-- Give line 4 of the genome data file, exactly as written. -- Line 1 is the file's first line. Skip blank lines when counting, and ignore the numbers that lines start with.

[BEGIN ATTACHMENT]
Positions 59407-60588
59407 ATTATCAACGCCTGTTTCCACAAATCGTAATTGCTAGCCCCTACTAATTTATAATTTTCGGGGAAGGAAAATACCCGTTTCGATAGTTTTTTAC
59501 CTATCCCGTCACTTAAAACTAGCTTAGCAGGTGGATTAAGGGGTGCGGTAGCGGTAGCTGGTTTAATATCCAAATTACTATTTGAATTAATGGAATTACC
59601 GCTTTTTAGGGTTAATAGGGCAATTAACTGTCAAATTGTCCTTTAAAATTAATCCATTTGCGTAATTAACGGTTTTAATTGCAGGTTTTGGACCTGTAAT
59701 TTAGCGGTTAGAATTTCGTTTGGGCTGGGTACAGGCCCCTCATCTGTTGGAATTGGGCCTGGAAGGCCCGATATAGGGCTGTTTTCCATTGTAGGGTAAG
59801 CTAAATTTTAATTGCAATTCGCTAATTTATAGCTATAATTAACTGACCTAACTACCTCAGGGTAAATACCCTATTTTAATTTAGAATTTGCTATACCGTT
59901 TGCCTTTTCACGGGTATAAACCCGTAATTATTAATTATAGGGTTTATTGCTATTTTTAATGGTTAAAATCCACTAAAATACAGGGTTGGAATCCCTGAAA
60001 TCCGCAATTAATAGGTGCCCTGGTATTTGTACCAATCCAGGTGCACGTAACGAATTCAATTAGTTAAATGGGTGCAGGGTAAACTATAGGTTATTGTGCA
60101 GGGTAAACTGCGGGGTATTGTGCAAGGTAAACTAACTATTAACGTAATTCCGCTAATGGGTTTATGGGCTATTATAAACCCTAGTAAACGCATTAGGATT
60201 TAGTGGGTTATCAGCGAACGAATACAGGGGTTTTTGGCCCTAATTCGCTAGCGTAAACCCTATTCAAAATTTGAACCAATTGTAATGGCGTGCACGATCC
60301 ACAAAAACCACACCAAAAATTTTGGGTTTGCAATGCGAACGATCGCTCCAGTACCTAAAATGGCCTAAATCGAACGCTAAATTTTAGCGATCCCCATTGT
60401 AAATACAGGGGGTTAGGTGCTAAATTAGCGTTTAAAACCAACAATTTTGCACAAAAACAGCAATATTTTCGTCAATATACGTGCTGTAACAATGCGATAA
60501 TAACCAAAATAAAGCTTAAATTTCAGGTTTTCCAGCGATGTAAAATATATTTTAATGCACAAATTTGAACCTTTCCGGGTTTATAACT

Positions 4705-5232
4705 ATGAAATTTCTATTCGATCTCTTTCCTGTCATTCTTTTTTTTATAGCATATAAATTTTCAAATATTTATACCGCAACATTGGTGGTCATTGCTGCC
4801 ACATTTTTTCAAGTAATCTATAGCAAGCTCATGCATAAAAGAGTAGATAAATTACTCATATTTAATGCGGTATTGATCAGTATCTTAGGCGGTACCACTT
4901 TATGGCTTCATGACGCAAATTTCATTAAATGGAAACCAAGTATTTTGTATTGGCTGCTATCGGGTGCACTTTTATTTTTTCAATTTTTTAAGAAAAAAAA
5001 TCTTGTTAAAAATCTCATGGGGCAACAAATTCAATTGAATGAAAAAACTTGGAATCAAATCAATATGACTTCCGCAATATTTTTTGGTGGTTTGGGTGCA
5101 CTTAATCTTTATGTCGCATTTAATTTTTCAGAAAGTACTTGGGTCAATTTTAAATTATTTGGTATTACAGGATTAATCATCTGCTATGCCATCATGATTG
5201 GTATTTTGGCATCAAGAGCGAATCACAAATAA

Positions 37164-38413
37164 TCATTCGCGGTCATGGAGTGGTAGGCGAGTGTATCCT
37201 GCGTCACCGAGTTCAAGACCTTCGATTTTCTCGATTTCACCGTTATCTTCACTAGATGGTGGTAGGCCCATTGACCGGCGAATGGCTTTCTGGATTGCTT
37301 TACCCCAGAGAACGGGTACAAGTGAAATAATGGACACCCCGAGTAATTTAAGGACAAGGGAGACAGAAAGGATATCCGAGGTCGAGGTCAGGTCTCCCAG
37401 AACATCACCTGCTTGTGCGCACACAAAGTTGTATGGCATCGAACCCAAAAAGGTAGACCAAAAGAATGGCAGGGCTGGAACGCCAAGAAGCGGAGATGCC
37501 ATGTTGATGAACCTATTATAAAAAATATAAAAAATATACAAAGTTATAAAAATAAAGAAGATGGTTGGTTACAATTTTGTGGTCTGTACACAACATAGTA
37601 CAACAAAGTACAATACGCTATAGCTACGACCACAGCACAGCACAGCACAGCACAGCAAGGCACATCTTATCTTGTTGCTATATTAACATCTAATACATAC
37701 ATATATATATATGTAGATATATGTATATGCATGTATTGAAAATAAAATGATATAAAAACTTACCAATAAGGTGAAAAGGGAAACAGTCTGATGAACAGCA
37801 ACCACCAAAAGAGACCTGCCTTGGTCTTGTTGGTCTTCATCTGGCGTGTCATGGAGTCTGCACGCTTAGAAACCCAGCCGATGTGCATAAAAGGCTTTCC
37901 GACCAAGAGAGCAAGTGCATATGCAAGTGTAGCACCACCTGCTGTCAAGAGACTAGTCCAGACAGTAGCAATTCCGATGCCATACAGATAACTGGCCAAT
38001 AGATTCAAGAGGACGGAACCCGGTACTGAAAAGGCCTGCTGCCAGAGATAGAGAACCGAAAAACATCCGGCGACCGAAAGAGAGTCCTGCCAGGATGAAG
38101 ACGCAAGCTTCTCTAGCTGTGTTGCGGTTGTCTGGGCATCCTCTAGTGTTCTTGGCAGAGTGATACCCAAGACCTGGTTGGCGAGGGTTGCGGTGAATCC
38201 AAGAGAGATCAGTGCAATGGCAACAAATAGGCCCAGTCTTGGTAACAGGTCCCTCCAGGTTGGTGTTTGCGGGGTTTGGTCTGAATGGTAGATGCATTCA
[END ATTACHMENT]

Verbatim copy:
59601 GCTTTTTAGGGTTAATAGGGCAATTAACTGTCAAATTGTCCTTTAAAATTAATCCATTTGCGTAATTAACGGTTTTAATTGCAGGTTTTGGACCTGTAAT